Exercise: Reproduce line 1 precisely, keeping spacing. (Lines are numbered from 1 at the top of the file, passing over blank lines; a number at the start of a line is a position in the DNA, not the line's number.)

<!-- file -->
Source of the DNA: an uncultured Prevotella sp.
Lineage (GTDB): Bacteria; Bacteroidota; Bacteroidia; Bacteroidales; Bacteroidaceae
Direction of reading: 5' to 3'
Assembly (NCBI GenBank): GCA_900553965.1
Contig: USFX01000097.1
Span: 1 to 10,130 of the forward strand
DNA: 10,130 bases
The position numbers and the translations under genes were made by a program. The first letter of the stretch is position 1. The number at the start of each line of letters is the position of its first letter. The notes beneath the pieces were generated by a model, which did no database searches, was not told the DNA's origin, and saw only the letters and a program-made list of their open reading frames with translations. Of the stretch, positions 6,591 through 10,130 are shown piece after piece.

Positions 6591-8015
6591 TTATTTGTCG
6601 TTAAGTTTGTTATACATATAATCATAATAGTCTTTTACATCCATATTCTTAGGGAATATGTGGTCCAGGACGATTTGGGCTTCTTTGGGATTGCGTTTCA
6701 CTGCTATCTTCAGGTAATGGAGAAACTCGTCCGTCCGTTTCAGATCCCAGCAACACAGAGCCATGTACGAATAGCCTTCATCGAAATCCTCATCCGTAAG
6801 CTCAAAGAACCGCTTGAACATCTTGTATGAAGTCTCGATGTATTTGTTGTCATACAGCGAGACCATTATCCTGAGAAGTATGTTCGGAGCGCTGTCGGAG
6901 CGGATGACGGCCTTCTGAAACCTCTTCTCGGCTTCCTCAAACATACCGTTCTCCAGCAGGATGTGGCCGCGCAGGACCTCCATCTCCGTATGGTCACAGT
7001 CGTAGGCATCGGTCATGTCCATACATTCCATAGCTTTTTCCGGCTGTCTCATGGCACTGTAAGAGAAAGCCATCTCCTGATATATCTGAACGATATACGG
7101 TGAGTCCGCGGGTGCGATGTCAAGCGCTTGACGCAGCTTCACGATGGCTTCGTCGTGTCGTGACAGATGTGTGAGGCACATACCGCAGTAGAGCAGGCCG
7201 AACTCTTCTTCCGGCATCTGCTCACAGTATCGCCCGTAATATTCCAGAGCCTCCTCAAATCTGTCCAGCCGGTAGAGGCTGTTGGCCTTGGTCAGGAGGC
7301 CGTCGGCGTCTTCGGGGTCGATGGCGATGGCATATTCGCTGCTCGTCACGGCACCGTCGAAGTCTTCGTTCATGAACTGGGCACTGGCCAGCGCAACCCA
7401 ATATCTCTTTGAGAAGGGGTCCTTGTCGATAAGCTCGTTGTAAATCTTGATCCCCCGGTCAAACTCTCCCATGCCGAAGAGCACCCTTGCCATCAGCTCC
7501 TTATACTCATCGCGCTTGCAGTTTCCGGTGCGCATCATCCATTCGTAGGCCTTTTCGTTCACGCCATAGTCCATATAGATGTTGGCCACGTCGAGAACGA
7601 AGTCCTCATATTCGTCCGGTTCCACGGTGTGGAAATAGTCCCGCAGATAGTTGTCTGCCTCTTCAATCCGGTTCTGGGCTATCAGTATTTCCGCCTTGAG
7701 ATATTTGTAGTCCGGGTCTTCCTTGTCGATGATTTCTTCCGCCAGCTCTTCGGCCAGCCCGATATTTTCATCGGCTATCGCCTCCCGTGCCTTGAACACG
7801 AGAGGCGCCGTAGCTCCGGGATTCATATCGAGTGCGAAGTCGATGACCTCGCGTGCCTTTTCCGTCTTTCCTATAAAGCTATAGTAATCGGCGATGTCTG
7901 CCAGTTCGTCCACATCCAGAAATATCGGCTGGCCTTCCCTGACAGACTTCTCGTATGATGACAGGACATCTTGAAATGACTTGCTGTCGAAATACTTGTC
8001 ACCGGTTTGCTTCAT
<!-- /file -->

Source of the DNA: an uncultured Prevotella sp.